A sex doll sold by Kinky S Dolls for about $3,500.

Sex dolls and toys may be legal in the U.S., but some believe that establishing what's essentially a robot sex brothel would cross a line. In response to Gavriel's plans, Elijah Rising, a Christian organization in Houston that combats sex trafficking, published a petition titled 'Keep Robot Brothels Out Of Houston'.

"As a nonprofit whose mission is to end sex trafficking we have seen the progression as sex buyers go from pornography to strip clubs to purchasing sex—robot brothels will ultimately harm men, their understanding of healthy sexuality, and increase the demand for the prostitution and sexual exploitation of women and children," reads the petition, which currently has nearly 6,000 signatures.

Elijah Rising's argument is based on a paper written by Kathleen Richardson, a professor of ethics and culture of robots at De Montfort University.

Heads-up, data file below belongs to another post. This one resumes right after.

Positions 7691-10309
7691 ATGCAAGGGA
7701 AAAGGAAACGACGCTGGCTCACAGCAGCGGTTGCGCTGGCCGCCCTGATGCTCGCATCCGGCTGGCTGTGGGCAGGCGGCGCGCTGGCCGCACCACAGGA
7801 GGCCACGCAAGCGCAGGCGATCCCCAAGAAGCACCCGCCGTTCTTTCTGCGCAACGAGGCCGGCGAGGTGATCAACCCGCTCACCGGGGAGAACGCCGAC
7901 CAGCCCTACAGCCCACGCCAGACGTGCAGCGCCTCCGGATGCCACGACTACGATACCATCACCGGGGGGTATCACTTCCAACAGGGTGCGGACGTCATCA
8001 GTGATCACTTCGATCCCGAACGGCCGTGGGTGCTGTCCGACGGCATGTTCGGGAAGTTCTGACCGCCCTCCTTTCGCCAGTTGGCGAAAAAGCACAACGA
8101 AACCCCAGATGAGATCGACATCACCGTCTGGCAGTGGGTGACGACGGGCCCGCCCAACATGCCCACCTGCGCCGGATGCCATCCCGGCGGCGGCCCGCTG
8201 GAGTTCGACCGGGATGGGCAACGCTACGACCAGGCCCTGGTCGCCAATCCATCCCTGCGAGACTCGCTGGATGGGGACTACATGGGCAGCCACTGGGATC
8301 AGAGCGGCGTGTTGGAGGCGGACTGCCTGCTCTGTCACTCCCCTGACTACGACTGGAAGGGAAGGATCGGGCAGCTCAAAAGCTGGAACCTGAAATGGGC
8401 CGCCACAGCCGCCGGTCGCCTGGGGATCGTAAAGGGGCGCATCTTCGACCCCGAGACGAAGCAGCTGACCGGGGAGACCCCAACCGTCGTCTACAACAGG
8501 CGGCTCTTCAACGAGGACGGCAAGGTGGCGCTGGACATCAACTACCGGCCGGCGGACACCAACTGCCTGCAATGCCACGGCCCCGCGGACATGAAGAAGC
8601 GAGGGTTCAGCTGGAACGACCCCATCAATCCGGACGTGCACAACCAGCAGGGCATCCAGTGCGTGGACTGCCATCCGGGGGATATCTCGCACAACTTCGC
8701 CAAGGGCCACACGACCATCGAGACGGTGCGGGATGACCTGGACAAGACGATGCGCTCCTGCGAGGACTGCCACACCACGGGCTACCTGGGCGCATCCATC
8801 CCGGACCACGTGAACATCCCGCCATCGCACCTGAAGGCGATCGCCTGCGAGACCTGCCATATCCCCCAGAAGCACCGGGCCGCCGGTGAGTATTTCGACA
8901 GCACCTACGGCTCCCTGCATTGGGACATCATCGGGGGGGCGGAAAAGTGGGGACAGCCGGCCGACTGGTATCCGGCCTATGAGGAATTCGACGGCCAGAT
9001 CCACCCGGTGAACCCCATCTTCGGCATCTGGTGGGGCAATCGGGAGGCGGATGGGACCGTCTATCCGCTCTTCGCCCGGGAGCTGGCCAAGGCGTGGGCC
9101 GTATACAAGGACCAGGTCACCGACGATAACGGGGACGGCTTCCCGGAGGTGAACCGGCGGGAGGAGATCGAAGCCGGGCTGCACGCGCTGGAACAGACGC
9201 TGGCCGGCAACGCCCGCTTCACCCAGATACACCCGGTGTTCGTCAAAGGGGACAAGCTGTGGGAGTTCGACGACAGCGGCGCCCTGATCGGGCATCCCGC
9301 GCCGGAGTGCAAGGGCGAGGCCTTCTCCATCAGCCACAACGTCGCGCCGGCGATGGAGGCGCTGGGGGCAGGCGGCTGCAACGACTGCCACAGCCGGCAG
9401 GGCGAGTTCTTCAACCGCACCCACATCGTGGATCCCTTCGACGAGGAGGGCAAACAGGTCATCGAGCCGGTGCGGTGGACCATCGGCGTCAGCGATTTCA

"I propose that extending relations of prostitution into machines is neither ethical, nor is it safe," Richardson argues in the paper. "If anything the development of sex robots will further reinforce relations of power that do not recognise both parties as human subjects. Only the buyer of sex is recognised as a subject, the seller of sex (and by virtue the sex-robot) is merely a thing to have sex with."

How would sex robots affect rates of prostitution?

One argument, to which Gavriel subscribes, says that increased availability of sex robots would lower the demand for human prostitutes. It's an idea tangentially related to the longstanding body of research that shows countries tend to see decreases in sexual assaults and rape after they legalize porn.

In his bestselling book Love and Sex with Robots, A.I. researcher David Levy explores the future of human relationships with robots and suggests that sex robots could lower prostitution or even someday render it obsolete.

But that's "highly speculative philosophy," according to Richardson.

"The reality is that it will just become a new niche market within the pornography industry and within the prostitution trade," she said in an interview with Feminist Current. "If people buy into the idea that you can have these dolls as part of your sexual fetish, it will become another burden that actual living human beings will have to undergo in the commercial sex trade."